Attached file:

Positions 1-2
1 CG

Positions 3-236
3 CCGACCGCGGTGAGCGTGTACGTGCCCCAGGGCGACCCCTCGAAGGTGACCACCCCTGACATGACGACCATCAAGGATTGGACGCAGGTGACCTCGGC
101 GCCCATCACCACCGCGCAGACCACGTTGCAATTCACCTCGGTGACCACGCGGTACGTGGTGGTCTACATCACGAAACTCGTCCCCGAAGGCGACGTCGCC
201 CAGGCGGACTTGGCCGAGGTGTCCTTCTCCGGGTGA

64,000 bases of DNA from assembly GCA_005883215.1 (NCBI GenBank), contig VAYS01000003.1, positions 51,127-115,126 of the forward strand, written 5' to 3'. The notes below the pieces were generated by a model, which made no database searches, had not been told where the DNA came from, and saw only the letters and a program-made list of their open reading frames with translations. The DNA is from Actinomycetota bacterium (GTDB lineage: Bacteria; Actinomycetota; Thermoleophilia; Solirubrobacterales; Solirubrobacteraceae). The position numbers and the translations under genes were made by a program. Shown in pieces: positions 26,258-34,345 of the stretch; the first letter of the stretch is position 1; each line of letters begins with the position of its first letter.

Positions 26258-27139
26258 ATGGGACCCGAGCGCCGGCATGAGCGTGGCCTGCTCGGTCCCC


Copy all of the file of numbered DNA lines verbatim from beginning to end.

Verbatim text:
Positions 1-2
1 CG

Positions 3-236
3 CCGACCGCGGTGAGCGTGTACGTGCCCCAGGGCGACCCCTCGAAGGTGACCACCCCTGACATGACGACCATCAAGGATTGGACGCAGGTGACCTCGGC
101 GCCCATCACCACCGCGCAGACCACGTTGCAATTCACCTCGGTGACCACGCGGTACGTGGTGGTCTACATCACGAAACTCGTCCCCGAAGGCGACGTCGCC
201 CAGGCGGACTTGGCCGAGGTGTCCTTCTCCGGGTGA

64,000 bases of DNA from assembly GCA_005883215.1 (NCBI GenBank), contig VAYS01000003.1, positions 51,127-115,126 of the forward strand, written 5' to 3'. The notes below the pieces were generated by a model, which made no database searches, had not been told where the DNA came from, and saw only the letters and a program-made list of their open reading frames with translations. The DNA is from Actinomycetota bacterium (GTDB lineage: Bacteria; Actinomycetota; Thermoleophilia; Solirubrobacterales; Solirubrobacteraceae). The position numbers and the translations under genes were made by a program. Shown in pieces: positions 26,258-34,345 of the stretch; the first letter of the stretch is position 1; each line of letters begins with the position of its first letter.

Positions 26258-27139
26258 ATGGGACCCGAGCGCCGGCATGAGCGTGGCCTGCTCGGTCCCC